Photo: John Parra [Getty Images]
If you’ve visited a cocktail bar in the past few years, you’ve probably noticed a few things. For one, the skill and creativity of bartenders all across the nation seems to be at an all-time high. Secondly, there are a lot of tattoo-clad bartenders. But, is there any connection between the shaking and mixing of alcoholic drinks and a propensity to having your body tattooed with elaborate, beautiful artwork? The answer is a bit complicated.
It’s hard to pinpoint when the worlds of booze and tattoos began to meld together. But, there’s no denying the importance of Norman “Sailor Jerry” Collins. The Navy veteran, turned tattoo artist is legendary in both worlds. “After his time in the Navy, where he earned his master’s papers on every vessel you can get tested for, Norman Collins set up shop in Hawaii to tattoo United States service men and women with his iconic designs,” says Ashley Thomas, Sailor Jerry Rum Ambassador. That is where Sailor Jerry began to cement his legacy and became the “father of old-school tattooing”. And, even though he might be referenced as “old school”, you can still find his work on the bodies of bartenders and other people all over the world.
When he died, he left his shop to Don Ed Hardy and Mike Malone. “In 1999, the duo partnered with Steven Grasse, of Quaker City Mercantile, to create Sailor Jerry Spiced Rum,” says Thomas. “Aiming to honor the same rebellious spirit as the tattoo legend, as well as the legacy he created in his Honolulu shop, Sailor Jerry Spiced Rum is as straight-up, no nonsense, and smooth as the man who inspired the liquid.”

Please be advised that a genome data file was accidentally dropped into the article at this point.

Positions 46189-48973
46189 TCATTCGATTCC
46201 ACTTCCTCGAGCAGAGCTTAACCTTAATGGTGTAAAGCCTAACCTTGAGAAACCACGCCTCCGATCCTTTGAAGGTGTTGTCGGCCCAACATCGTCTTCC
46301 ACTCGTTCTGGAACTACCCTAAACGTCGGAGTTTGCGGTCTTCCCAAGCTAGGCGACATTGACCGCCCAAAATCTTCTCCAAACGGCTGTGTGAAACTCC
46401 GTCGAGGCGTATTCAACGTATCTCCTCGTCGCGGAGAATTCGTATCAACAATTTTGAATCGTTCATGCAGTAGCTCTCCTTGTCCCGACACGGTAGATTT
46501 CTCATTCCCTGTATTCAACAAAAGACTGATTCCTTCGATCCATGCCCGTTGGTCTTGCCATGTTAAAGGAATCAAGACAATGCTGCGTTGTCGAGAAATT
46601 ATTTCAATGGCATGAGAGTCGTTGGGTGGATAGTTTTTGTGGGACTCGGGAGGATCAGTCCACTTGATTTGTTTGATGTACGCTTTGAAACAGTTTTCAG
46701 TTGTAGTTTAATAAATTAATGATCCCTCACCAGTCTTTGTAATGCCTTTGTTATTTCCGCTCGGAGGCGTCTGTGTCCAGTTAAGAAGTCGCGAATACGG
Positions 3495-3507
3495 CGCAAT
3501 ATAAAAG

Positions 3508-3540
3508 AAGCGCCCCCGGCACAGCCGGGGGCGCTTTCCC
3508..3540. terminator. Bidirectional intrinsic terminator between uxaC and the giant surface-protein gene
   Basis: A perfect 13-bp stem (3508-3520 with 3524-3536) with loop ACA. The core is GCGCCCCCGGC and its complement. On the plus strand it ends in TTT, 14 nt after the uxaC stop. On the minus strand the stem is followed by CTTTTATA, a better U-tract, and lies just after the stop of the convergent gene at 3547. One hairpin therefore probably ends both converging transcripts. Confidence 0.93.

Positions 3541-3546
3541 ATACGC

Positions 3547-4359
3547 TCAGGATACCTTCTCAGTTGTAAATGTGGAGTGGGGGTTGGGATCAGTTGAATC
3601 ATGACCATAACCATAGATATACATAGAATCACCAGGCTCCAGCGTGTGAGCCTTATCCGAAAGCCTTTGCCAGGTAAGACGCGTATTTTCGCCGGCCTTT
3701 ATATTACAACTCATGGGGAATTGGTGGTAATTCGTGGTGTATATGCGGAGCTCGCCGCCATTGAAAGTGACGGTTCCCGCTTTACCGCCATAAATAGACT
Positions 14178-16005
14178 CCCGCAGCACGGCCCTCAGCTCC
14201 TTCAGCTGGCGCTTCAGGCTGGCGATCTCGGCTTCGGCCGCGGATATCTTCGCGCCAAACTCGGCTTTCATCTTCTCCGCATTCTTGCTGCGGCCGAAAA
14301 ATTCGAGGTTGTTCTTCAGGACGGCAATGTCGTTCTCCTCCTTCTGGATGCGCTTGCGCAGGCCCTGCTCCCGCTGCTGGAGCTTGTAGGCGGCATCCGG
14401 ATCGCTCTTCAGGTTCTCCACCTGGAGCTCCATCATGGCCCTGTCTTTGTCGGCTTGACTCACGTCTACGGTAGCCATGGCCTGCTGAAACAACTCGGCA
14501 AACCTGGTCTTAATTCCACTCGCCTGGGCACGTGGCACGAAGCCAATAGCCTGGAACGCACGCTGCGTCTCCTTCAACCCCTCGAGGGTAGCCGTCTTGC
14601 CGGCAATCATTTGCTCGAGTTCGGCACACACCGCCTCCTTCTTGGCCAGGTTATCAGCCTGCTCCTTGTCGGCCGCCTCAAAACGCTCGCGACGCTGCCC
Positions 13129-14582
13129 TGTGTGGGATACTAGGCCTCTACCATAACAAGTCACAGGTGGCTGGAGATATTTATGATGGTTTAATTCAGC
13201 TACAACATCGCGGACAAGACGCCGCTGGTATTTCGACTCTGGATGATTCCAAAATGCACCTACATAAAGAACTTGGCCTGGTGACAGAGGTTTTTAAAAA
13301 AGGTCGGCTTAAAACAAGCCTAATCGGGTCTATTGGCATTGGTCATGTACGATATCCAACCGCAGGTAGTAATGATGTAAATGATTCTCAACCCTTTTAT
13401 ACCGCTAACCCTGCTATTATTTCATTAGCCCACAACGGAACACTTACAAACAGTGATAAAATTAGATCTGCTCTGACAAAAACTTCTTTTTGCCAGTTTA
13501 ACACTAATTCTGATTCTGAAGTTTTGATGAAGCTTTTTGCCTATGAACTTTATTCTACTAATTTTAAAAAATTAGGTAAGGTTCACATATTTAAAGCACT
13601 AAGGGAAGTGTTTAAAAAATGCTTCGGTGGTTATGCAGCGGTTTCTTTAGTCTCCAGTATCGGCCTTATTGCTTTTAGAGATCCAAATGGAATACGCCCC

Tattoos are probably the most important part of Sailor Jerry Rum’s brand identity. “From our redesigned bottle, where you can find pieces of flash art from Norman ‘Sailor Jerry’ Collins himself, to the many events we do nationwide – including a Harley-Davidson ‘My Work Speaks for Itself’ Design Contest, and free tattoos at varying activations across the country – Sailor Jerry Spiced Rum is built on a legacy of tattoos.”
Bartenders are the ultimate storytellers and tattoos are an extension of that. “Just like Sailors in history commemorating life moments like crossing the equator, bartenders commemorate moments of significance in a similar way, with artistic permanence,” says Thomas. “Cocktails are no different than any other story, or any other artform, so tattoos provide a great extension and outlet to go deeper behind the liquid. Plus, tattoos are just awesome, and so are bartenders.”
Tattooing is a creative job but at the end of the day, it’s also a service job, just like bartending. “It’s a job where you’re interacting with individuals every day, and our job doesn’t exist without our customers’ involvement,” says Shawn Barber, Tattoo artist at LA’s Memoir Tattoo. Barber collaborates with his clients to bring their tattoo vison to life. “Bartenders also work with their customers to create the perfect cocktail that matches their preferences but also encourage them to branch out and try new things,” says Barber. “Each client has different parameters and expectations, so it’s important to establish an open dialogue with them so you’re able to provide them with the best experience.”